named bailiff in the preceding list. In my boyhood I saw some pedigree of it in the hands of an antiquary named Stokes, but which now would be difficult to discover. If the present Sir Frederick A.G. Ousley, Bart., son of my old school fellow, the late Sir George, be in possession of the papers of his grandfather, Colonel Ralph Ousley, I think it likely that some documents relating to General Wolfe's family, in it's ancient line, will be found, as I recollect hearing Captain Ousley, a resident of Limerick, speak of them.

J.R. Cork

Courtesy of Michael Leo Woulfe (or in Irish, Micheal deBhulbh                http://ourworld.compuserve.com/homepages/mwoulfe/GeneralJ.htm    23 February, 2004 

Notes and Queries article - no date - page number 136 Number 119.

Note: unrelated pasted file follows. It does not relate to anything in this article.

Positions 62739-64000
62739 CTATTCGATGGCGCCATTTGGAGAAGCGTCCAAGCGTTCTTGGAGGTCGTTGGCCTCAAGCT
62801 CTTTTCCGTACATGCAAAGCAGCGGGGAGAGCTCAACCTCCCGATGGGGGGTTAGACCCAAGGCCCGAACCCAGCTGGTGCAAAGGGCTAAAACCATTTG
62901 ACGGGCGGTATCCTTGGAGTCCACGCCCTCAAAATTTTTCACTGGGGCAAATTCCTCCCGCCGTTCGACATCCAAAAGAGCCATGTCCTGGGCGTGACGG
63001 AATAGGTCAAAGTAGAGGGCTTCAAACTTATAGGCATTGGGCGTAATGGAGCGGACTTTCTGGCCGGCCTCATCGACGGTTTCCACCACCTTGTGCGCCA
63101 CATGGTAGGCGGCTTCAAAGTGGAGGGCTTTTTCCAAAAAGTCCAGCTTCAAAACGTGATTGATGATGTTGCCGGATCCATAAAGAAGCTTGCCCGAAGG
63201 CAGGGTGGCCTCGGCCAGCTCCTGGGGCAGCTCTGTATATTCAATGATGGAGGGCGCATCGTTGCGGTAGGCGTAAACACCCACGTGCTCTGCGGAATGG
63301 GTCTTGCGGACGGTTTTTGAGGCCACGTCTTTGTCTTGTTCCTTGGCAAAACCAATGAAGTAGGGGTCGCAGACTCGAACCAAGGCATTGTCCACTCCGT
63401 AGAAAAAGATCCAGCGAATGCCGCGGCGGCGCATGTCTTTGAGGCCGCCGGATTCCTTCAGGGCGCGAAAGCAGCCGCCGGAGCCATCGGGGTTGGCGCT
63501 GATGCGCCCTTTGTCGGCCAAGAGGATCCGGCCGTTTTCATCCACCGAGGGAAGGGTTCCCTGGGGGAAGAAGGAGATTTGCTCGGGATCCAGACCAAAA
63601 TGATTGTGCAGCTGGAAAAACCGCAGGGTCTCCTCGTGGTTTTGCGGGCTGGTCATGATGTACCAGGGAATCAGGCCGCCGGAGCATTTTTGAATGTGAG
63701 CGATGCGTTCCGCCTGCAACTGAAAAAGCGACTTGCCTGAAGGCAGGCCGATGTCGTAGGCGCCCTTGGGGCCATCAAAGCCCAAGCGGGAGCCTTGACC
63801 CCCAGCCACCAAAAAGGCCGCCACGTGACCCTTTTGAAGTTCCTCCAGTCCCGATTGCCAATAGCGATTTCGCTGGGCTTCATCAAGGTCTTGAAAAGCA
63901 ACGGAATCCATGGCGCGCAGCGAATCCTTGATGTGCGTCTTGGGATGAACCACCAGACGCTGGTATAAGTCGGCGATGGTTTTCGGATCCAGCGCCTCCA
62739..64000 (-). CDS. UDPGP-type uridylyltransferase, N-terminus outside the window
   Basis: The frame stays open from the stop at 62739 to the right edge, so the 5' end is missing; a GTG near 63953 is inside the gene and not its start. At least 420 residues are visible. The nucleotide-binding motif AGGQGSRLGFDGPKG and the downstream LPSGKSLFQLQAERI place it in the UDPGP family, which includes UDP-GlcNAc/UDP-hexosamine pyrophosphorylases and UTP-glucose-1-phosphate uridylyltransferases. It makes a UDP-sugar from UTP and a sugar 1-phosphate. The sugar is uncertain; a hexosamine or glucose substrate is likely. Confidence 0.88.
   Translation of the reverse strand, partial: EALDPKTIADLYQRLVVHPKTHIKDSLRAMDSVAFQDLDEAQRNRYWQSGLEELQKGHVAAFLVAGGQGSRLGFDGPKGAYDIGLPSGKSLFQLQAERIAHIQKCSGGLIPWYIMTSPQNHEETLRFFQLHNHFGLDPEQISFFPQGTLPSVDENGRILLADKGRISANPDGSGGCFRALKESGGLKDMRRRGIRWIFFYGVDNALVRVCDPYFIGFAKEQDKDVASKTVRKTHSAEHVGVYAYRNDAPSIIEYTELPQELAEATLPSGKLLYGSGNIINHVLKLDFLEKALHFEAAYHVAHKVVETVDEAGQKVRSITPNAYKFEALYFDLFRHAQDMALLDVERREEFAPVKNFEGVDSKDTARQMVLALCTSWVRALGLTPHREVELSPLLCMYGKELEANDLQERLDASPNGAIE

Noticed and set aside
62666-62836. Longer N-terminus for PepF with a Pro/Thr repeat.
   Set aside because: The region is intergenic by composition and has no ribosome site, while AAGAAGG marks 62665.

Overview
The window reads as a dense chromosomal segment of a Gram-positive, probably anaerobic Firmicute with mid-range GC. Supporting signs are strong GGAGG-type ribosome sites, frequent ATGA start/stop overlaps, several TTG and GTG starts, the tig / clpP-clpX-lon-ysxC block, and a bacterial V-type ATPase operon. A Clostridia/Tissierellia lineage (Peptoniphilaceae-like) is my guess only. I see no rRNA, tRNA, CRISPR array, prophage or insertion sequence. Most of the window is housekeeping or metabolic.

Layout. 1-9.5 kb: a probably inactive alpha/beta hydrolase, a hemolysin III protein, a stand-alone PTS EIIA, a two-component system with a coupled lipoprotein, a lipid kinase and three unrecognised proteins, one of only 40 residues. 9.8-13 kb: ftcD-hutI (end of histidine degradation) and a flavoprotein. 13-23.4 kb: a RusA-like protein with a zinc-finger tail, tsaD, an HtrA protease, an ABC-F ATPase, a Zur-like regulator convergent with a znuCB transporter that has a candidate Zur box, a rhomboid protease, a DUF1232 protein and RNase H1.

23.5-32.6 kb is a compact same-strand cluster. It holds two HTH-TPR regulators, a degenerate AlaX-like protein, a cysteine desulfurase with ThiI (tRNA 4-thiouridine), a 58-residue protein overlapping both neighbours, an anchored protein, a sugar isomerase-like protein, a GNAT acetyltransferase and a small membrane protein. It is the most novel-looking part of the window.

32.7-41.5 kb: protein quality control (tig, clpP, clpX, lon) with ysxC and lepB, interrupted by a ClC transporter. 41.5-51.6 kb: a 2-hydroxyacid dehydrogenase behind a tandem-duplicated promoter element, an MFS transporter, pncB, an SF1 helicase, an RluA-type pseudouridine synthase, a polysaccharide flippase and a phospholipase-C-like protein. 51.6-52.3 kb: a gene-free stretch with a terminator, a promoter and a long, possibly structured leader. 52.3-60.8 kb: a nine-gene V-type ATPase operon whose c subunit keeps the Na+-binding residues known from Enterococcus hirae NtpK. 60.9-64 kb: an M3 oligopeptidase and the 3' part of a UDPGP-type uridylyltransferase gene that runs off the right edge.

Titled: General Wolfe (Vol. iv.,p.429.) To the inquiries of 3 relatives to General Wolfe, I can only answer that the northern English county to which his ancestor, Captain George Woulfe, made his escape in 1651 from Ireton's proscription, was understood to be Yorkshire. After his expatriation and change of religion, the family in Clare lost, in a great measure, sight of him and his descendants, until, like Epaminondas and Nelson, crowned with victory and glory at his death.

I may here be permitted to observe that your correspondent distinguishes me as J.R. (of Cork); but, whether with the single initials, or the local addition, the signature is mine, though latterly, to avoid all mistake, I append my locality.

J.R. (Cork)

Courtesy of Michael Leo Woulfe (or in Irish, Micheal deBhulbh                http://ourworld.compuserve.com/homepages/mwoulfe/GeneralJ.htm    23 February, 2004